The Martin Luther King, Jr. Drum Major Award for community service is based on nominees who selflessly perform daily acts of service to make their community—and our world— a better place. The award was created by the Great Lakes Bay Regional MLK Celebration event committee, and the honorees are selected from Bay, Midland and Saginaw counties.
“Yes, if you want to say that I was a drum major, say that I was a drum major for justice; say that I was a drum major for peace; I was a drum major for righteousness… We all have the drum major instinct.”
Excerpt from The Reverend Dr. Martin Luther King, Jr.'s
"Drum Major Instinct" sermon,
given on February 4, 1968.
The honoree from Bay County is Charles M. Brunner, who served from 2011 through 2016 in the Michigan House of Representatives from the 96th District. He is a former mayor of Bay City (2007-2010) and was a member of the Bay City Commission from 2001-2007. Prior to his time in elected office, Brunner was a teacher for 30 years. As mayor, he was a founding member of what was once known as the Mayors’ Automotive Coalition, now the Manufacturing Alliance of Communities, and started several other city initiatives including a community clean-up and an adopt-a-park program. For years, Brunner has been active in his community, including in initiatives such as the Annual Bay City 4th of July Fireworks festival, Annual Bay City Festival of Lights (co-chair), Annual Kawkawlin River Clean-up, Annual clean-up of both veteran’s memorials (Project Freedom Walk and Viet Nam Memorial), and clean-up/dedication of the Michael Cathcart Park. Formerly a musician, Brunner played with the rock group Question Mark and the Mysterians.
The Martin Luther King Jr. Drum Major Award honoree from Midland County is Diane Brown Wilhelm, who has been a tireless public servant, sitting on the Midland City Council and the Planning Commission for more than 10 combined years. She currently serves as the Midland City Council’s Legislative Director, representing the city on the Michigan Municipal League. In addition, she holds leadership roles in several community service organizations, including Midland’s Shelterhouse. Whether serving in city government or volunteer capacities, or while mentoring younger employees as a part of her employment with Accenture, Brown Wilhelm recognizes the importance of listening to people. She thinks strategically, enjoys tackling new challenges and values hard work. A hallmark of personal success is her ability to connect with people, coupled with her passion to be an advocate for people in need.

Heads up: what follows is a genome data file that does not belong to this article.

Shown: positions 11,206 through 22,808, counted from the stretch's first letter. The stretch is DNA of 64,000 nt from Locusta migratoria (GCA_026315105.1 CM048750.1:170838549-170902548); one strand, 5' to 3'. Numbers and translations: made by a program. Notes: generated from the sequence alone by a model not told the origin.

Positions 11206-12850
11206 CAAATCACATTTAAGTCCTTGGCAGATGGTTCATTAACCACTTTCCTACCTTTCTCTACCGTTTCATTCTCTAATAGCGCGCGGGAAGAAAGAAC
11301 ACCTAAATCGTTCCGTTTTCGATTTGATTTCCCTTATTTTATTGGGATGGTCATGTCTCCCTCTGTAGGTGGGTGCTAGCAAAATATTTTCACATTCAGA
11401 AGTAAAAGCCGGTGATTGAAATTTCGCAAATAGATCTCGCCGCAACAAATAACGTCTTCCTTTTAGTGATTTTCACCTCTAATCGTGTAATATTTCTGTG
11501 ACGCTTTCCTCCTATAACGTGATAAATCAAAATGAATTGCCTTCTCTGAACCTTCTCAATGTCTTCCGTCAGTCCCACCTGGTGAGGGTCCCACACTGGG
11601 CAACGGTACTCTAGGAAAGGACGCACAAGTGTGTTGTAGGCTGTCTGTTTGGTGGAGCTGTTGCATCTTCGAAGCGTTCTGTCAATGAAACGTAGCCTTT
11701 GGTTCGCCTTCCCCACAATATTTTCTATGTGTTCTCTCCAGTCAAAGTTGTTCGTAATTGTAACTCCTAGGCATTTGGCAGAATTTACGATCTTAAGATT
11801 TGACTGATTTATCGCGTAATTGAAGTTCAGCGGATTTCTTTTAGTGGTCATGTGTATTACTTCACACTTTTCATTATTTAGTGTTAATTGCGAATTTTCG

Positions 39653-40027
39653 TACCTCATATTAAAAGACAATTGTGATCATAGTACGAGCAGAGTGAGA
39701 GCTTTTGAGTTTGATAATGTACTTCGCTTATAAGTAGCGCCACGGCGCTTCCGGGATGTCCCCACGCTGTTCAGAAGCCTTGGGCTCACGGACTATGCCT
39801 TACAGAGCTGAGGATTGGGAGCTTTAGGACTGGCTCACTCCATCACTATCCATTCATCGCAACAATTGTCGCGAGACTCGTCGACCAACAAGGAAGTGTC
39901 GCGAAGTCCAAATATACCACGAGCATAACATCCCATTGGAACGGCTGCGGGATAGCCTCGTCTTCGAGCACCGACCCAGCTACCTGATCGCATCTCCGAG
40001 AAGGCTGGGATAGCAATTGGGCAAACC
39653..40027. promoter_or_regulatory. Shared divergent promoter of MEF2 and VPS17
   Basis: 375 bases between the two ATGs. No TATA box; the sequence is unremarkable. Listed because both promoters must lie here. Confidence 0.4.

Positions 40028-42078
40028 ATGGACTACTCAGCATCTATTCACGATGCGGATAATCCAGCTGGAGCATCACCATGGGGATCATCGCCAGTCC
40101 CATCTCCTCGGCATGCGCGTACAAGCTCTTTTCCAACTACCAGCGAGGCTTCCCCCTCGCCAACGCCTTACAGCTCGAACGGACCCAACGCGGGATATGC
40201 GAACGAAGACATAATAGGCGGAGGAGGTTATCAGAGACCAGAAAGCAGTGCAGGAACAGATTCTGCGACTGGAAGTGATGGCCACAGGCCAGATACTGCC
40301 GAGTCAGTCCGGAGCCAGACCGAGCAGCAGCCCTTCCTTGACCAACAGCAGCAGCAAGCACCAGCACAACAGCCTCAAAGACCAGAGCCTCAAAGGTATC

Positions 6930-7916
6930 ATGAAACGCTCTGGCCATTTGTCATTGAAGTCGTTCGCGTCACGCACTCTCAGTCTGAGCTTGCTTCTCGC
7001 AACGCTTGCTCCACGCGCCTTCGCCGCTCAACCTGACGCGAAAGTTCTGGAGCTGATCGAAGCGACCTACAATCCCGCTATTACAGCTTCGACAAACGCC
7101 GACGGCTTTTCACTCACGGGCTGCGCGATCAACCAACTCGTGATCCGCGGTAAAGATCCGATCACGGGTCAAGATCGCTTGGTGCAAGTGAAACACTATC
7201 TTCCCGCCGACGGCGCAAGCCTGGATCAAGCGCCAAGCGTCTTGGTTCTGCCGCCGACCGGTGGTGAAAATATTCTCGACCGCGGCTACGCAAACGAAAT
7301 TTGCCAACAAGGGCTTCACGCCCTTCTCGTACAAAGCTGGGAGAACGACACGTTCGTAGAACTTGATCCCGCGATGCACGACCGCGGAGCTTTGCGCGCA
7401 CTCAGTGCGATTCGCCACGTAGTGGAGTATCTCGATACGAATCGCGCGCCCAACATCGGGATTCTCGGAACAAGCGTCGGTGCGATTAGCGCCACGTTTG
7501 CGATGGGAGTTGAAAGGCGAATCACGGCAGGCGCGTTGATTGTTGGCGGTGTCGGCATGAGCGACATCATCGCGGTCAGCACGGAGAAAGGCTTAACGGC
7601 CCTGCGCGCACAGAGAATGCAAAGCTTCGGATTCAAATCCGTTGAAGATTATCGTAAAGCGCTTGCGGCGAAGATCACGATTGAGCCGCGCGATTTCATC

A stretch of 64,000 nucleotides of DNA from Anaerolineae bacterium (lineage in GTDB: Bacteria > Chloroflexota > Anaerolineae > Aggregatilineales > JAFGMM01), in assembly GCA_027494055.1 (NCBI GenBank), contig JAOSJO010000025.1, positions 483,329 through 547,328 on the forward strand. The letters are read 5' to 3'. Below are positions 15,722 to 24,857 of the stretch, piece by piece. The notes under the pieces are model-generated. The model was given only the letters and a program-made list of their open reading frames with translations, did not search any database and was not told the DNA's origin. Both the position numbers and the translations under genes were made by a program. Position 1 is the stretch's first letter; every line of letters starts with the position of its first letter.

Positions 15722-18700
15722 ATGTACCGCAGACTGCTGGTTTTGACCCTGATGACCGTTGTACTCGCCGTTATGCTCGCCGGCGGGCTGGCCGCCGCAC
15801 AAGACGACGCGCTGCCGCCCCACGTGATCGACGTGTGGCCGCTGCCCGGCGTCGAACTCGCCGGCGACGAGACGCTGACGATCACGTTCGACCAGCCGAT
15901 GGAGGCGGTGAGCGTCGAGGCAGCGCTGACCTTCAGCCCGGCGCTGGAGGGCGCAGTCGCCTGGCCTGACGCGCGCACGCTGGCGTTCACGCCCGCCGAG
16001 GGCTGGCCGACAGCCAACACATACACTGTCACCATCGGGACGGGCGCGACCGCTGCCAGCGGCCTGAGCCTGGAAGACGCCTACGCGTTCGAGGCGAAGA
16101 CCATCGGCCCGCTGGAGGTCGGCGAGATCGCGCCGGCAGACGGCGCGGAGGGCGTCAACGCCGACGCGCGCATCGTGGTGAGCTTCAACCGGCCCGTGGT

Frances Elnora Carter is a posthumous honoree of the Martin Luther King Jr. Drum Major Award from Saginaw County. A Saginaw native, Carter earned her Bachelor of Arts and Master of Education Administration degrees from the University of Michigan. She returned to her hometown in 1951 to become a teacher for the Saginaw Public Schools System, where in 1973, Carter was named the first Black principal in the district’s history (Potter Elementary School). After nearly 40 years as an educator, she retired in 1991. She also is a recipient of the NAACP Pioneer Plaque and received a longevity plaque for 50-plus years as a member of Bethel A.M.E. Church in Saginaw. Carter was one of 12 women who chartered a Saginaw chapter of Alpha Kappa Alpha Sorority, Inc.; she held various offices in the chapter, which earned her a Senior Pearl Award. In addition, she was one of the founders and served as acting treasurer of the Ruben Daniels Education Foundation. Carter was an NAACP life member, Friend of Claytor Public Library and member of the Castle Museum. She was one of the charter members of Top Ladies of Distinction in Saginaw and served as its president, historian and chair of the senior citizen committee.
Office of Diversity Services
MLK Regional Celebration